Oh Holy Night of Retail Sales

Nativity Scene at Night A couple days after Black Friday, I ventured out to the stores with my family for some reconnaissance of the shopping scene. In the midst of all the hustle and bustle I spied a lady entering Petco with a large German Shepherd on a leash. The dog was incredibly well behaved. He walked calmly beside his master and sat patiently when she stopped to look at items on the shelf. When I take my fell beasts to Petco, the experience is not so pleasant: there is lots of lunging against the leash, piddling on the floor, and growling at other customers. And my dogs are ill-mannered, as well.

Anyhow, this time of year we get the annual bemoaning of how commercialized Christmas has become in our society. Granted, it nauseates me to see WalMart erecting Christmas displays before I’ve purchased candy for Halloween. How far ahead on the calendar can stores go when peddling their Christmas wares? Can they start on Labor Day? How about Independence Day? I’m not a prognosticator, but within my lifetime I expect to see store Christmas displays on the 4th of July. Uncle Sam and Saint Nick in bed together with big retail would make a most unholy union. But I digress.

It’s easy to decry the commercialization of Christmas. Why? Because the commercialization of Christmas is indeed taking the sacred and turning it into something well beneath its dignity. Most Christians instinctively know this. Yet here in America we seem especially susceptible to commercialization of sacred things. On the other hand, it is unlikely that we would have the same high quality of living were it not for retail commercialization. We can stick our nose in the air about the commercialization of Christmas, but the truth is commercialization and consumerism affords us with toys and essentials such as our iPads, smart phones, movies, music, thousands of food items in grocery stores, a comfy bed, a solid roof over our heads, and the indispensable tushie warmers in the seats of our cars. Without commercialization and consumerism, we’d be slaving away on a subsistence farm or we’d be forced to join a group of hunter-gatherers trying to eke out an existence in the wilderness.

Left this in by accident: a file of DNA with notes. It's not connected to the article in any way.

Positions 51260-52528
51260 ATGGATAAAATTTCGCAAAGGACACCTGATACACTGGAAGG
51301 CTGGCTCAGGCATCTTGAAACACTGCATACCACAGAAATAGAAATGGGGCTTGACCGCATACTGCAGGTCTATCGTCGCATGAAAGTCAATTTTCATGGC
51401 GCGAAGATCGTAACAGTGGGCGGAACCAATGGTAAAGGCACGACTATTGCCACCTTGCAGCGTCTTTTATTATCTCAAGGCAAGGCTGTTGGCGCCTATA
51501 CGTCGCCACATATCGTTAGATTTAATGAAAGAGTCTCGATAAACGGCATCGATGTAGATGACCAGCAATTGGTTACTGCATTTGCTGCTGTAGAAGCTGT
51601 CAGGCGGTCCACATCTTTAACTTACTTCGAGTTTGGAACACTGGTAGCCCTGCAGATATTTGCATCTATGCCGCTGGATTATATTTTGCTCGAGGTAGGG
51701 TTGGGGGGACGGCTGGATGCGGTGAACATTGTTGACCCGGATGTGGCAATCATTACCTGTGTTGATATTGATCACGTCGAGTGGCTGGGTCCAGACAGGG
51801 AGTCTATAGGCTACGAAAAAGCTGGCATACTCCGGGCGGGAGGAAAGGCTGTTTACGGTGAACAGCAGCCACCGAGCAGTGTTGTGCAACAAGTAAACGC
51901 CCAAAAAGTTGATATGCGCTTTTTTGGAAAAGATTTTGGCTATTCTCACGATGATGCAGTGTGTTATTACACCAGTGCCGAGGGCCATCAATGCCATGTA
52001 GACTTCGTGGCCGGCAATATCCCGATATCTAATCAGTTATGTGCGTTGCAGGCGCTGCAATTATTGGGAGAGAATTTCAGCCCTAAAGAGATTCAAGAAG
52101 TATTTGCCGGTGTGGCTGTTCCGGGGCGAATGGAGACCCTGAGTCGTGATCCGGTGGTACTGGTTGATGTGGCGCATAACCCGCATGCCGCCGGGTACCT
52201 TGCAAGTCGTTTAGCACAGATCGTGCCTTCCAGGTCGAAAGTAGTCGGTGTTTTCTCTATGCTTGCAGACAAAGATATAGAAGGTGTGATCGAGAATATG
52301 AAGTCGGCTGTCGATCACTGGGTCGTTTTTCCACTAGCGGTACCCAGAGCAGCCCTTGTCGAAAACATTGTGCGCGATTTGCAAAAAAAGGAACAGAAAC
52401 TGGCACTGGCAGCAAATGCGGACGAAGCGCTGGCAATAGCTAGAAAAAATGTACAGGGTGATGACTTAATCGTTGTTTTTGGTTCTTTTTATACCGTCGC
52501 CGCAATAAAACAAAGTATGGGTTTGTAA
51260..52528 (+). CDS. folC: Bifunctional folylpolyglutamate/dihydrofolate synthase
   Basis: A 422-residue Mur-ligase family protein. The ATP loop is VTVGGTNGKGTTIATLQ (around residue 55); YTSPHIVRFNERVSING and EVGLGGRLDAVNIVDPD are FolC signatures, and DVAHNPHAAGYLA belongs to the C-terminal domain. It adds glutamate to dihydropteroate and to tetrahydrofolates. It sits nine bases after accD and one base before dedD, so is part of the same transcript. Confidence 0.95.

According to the Federal Reserve Bank, consumer spending comprised 71% of the U.S. economy in 2013. A large chunk of that spending happens at Christmas time. Can a society continue forever to base its economic foundation so heavily on consumerism? I doubt it. But I haven’t heard of any viable alternatives to date. My point is that we can focus on divine and sacred things at Christmas without letting the commercialization aspect become anything other than a tool or a means to an end. The gifts the Magi brought to the Christ Child were beautiful, representative of sacred things, and practical. Those gifts likely helped fund Christ’s family for a period of time when they were refugees in Egypt. The Magi likely had to purchase or trade for those gifts in a market SOMEWHERE. Granted, not ALL gifts we give and receive at Christmas need to be purely practical. Even at age 58 I don’t want socks or underwear for Christmas. But beauty and/or practicality can be found amidst the commercialization if we choose our gifts wisely and avoid buying (or making) gifts devoid of creativity or lacking any usefulness. I understand that not everyone can afford to give fancy gifts from Nordstrom’s or Tiffany’s (me included . . . though my wife will be so disappointed), but everyone has something precious to give, even if it is simply time and friendship. Commercialization need not corrupt our Christmas as long as we remember that we give our gifts as a symbol of the gift of Salvation that Christ brought to the world.

So, it’s ok to go out and shop and it is ok to put one of those cheesy blow-up Santa’s in your front yard (as long as you don’t live on my street). Just don’t forget to keep the nativity scene front and center of it all.


Posted on December 15, 2014, in Uncategorized and tagged , , , , , , , , . Bookmark the permalink. Leave a comment.

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